Effect of Changing Patient Populations on Work in Health Care: Obesity

Rates of obesity in the United States:

Obesity map. For data, see PowerPoint or PDF linked above.

 Image: NIH Centers for Disease Control: http://www.cdc.gov/obesity/data/trends.html

If you have been alive for more than 30 years, you have probably noticed a health trend in the United States in the last few decades. If you observe people at work, at the store, or  in the community, you will probably notice that many people are overweight or obese. According to the NIH, more than two thirds of  adults over the age of 20 are overweight or obese. Over one third of adults are obese.  A body mass index  (BMI) of greater than 25 is overweight, and a BMI of 30 or more is obese. This translates into a waist measurement of over 35 inches for women and 40 inches for men. According to the National Institutes of Health interactaive map above, the rate of overweight and obesity has increased dramatically in the United States in the last three decades, and there is no sign of the rate slowing. Overweight and obesity increases the risk for many diseases, such as cardiovascular disease, stroke, type II diabetes, hypertension, non-alcoholic fatty liver disease, gall bladder disease, osteoarthritis, sleep apnea, breathing diseases, some forms of cancer, and many other diseases. The resulting increase in disease will likely send more individuals into the health care system for treatment.

How will the health care system and health care workers accomodate all these patients? It is clear that the health care system in America will grow as a result of the increase in obesity and associated diseases. This may force some changes in the system. For one thing, the cost of health care will likely continue to rise. According to an October 2011 New York Times article, “[i]n 2010, the United States spent $2.6 trillion on health care, over $8,000 per American” (Emanuel). Take a look at the New York Times link if you would like to see how health care costs in America compare to other Western countries: http://opinionator.blogs.nytimes.com/2011/10/27/spending-more-doesnt-make-us-healthier/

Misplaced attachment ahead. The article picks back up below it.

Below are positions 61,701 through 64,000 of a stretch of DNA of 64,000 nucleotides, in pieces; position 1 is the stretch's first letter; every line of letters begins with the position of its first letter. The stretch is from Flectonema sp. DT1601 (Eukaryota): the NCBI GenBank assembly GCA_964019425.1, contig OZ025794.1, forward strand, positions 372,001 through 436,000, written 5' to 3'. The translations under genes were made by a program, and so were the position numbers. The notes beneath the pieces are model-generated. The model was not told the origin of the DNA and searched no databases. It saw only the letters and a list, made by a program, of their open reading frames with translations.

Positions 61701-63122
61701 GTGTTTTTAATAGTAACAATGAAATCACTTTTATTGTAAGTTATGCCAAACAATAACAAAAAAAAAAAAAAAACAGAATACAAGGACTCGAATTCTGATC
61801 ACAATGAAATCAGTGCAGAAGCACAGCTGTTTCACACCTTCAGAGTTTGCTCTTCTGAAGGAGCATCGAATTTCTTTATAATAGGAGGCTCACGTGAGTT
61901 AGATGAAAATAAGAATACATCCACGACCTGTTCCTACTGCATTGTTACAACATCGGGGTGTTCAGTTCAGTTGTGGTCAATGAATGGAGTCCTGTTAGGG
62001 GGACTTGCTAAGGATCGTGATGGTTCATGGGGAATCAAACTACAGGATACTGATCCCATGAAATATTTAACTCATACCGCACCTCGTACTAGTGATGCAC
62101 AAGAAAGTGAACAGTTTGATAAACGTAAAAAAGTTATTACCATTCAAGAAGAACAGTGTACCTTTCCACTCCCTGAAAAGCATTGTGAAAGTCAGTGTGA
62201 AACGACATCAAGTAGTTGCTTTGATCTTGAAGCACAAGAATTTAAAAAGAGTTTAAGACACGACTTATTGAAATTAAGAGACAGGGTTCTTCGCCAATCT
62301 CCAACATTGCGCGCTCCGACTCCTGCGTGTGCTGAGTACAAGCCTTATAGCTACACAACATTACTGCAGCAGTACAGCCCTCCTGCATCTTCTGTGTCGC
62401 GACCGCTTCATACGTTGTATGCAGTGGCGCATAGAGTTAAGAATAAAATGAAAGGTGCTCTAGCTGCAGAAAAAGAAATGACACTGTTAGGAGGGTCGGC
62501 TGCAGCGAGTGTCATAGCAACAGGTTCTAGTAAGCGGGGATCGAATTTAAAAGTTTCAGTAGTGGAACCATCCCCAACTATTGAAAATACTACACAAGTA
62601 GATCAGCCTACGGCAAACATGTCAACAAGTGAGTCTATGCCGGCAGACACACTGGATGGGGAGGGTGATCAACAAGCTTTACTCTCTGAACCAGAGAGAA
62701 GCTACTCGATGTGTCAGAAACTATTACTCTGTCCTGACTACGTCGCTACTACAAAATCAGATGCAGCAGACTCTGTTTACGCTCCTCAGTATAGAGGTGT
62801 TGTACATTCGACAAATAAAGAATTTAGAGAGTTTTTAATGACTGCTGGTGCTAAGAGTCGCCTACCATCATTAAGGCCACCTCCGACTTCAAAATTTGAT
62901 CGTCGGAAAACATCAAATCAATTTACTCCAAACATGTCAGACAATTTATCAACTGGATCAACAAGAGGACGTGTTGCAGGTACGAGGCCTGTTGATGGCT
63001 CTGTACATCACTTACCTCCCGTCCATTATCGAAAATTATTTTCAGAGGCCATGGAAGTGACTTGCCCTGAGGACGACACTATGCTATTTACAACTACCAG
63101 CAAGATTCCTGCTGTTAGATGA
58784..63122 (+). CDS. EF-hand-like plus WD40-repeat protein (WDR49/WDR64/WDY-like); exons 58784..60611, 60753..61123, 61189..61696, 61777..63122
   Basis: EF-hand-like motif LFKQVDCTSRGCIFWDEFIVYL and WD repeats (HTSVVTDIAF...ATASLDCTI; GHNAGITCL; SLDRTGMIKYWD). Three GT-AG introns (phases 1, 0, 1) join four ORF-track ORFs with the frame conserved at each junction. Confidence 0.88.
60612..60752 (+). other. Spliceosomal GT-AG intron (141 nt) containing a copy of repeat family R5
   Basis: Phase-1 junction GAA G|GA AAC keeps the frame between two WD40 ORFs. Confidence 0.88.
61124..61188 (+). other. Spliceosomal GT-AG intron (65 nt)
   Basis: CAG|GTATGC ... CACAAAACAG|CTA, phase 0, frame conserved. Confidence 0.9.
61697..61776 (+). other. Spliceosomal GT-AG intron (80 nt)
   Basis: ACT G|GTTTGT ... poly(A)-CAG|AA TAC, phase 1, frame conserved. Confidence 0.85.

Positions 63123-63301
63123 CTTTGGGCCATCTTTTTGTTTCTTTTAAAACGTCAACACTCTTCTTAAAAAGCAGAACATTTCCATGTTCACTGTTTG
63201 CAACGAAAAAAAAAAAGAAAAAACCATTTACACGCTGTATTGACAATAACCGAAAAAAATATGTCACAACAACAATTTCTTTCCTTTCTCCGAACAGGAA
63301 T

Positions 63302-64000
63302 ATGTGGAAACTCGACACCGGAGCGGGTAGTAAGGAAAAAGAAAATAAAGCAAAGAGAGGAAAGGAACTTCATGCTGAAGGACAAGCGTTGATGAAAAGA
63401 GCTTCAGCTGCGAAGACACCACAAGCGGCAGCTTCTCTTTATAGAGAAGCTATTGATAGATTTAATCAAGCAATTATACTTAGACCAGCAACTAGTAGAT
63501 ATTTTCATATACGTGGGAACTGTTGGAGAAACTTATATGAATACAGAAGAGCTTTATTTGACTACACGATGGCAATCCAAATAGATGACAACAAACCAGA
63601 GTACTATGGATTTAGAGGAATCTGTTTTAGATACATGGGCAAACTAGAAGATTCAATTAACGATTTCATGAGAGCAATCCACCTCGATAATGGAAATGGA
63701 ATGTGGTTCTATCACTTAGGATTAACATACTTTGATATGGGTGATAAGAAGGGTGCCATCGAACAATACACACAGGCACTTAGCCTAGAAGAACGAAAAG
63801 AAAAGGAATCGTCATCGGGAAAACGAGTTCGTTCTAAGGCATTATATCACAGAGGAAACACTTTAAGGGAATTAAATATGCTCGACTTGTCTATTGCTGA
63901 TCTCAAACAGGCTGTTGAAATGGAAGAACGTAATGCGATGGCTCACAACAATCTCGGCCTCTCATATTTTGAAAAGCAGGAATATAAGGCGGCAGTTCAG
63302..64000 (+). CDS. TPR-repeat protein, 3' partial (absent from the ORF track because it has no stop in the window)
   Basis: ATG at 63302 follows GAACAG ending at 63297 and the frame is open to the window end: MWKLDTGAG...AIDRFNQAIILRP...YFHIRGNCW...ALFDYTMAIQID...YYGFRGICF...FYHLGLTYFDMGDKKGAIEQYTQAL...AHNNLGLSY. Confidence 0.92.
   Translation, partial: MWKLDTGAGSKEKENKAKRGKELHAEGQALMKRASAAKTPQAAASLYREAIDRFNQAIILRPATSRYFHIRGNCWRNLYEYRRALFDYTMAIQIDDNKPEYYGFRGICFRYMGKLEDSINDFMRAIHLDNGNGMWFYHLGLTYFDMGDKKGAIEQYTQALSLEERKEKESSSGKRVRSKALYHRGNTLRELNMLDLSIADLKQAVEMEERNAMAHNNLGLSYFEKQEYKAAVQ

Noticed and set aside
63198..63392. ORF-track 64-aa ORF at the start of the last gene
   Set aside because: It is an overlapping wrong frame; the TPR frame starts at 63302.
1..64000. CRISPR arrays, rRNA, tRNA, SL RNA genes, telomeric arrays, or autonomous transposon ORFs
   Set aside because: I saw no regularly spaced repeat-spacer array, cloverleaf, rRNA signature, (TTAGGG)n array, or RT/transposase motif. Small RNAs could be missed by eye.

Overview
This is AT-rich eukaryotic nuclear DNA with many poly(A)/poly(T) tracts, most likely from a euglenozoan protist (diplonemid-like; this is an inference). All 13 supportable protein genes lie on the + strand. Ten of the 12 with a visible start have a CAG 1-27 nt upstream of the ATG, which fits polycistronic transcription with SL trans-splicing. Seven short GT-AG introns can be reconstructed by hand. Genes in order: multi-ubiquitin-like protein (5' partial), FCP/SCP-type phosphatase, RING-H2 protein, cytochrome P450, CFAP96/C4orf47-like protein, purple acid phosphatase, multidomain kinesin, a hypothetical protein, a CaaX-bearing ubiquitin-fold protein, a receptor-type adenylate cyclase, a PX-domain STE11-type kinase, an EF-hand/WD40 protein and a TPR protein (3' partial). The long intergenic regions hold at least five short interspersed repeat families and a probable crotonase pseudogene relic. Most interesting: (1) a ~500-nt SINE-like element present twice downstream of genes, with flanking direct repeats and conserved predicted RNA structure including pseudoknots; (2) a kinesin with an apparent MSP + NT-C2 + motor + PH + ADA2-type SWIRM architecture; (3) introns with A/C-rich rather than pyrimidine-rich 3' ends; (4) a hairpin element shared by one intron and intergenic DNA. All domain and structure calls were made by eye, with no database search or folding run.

Increasing numbers of overweight and obese patients are will stress not only the health care budget, but also the health care system. What effect will these changes have on work in the health care industry? Will we need more cardiac care units? What about doctors and nurses specializing in obesity, diabetes, cancer, sleep apnea, etc.? Will we need more hospitals and workers? Overweight patients presenting with related diseases may increase stress on health care workers who will need to physically care for, lift, and transport the individuals. Here is an article on the effects of transporting obese patients by ambulance. According to the article, it can cost two to three times as much to transport an obese person compared to a normal weight person, and the costs to paramedics are significant as well. http://www.independentmail.com/news/2010/apr/30/heavy-lifting-medical-first-responders-pay-price-h/

As America becomes fatter and sicker, the health care system may need to shift to improving preventative health care to reduce obesity rather than deal with later stages of resulting illness. Will nutrition and lifestyle education become a part of the health care system to try to combat the problem? What new positions may be created? How will existing health workers adapt to work with these new patients?

To get a picture of the increase in this new patient population, see how obesity rates have grown from 1985 to 2010, click on the National Institutes of Health (NIH) Centers for Disease Control link below and watch the animation: http://www.cdc.gov/obesity/data/trends.html

Here are rates of obesity in the states for years 1985, 1998, and 2010 from the above NIH animation. Red in a state means more than 30% of the population is obese. Watch the change from 1985-2010. 

Obesity map. For data, see PowerPoint or PDF linked above.Obesity map. For data, see PowerPoint or PDF linked above.


Obesity map. For data, see PowerPoint or PDF linked above.

Image: NIH Centers for Disease Control: http://www.cdc.gov/obesity/data/trends.html

For more information on the diseases and statistics related to obesity, see the following link from the NIH: http://win.niddk.nih.gov/statistics/#overweight

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